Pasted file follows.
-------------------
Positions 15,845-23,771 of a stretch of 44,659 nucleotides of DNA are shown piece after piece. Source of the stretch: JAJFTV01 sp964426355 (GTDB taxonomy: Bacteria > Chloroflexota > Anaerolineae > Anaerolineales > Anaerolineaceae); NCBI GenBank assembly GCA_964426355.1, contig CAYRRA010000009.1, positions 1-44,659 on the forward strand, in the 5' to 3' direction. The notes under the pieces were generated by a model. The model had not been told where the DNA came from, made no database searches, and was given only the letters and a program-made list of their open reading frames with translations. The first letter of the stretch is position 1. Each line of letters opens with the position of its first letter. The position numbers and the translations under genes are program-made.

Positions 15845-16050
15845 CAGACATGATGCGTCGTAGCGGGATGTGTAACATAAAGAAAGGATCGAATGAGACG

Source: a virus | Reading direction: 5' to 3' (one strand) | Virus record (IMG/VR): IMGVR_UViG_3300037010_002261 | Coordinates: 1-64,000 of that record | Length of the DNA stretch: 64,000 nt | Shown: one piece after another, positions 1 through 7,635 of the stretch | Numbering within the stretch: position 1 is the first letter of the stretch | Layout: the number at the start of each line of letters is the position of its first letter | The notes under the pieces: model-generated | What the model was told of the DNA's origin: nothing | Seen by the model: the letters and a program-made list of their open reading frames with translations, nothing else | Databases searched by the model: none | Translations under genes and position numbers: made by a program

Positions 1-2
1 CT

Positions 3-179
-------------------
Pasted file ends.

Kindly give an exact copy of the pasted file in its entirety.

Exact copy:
Positions 15,845-23,771 of a stretch of 44,659 nucleotides of DNA are shown piece after piece. Source of the stretch: JAJFTV01 sp964426355 (GTDB taxonomy: Bacteria > Chloroflexota > Anaerolineae > Anaerolineales > Anaerolineaceae); NCBI GenBank assembly GCA_964426355.1, contig CAYRRA010000009.1, positions 1-44,659 on the forward strand, in the 5' to 3' direction. The notes under the pieces were generated by a model. The model had not been told where the DNA came from, made no database searches, and was given only the letters and a program-made list of their open reading frames with translations. The first letter of the stretch is position 1. Each line of letters opens with the position of its first letter. The position numbers and the translations under genes are program-made.

Positions 15845-16050
15845 CAGACATGATGCGTCGTAGCGGGATGTGTAACATAAAGAAAGGATCGAATGAGACG

Source: a virus | Reading direction: 5' to 3' (one strand) | Virus record (IMG/VR): IMGVR_UViG_3300037010_002261 | Coordinates: 1-64,000 of that record | Length of the DNA stretch: 64,000 nt | Shown: one piece after another, positions 1 through 7,635 of the stretch | Numbering within the stretch: position 1 is the first letter of the stretch | Layout: the number at the start of each line of letters is the position of its first letter | The notes under the pieces: model-generated | What the model was told of the DNA's origin: nothing | Seen by the model: the letters and a program-made list of their open reading frames with translations, nothing else | Databases searched by the model: none | Translations under genes and position numbers: made by a program

Positions 1-2
1 CT

Positions 3-179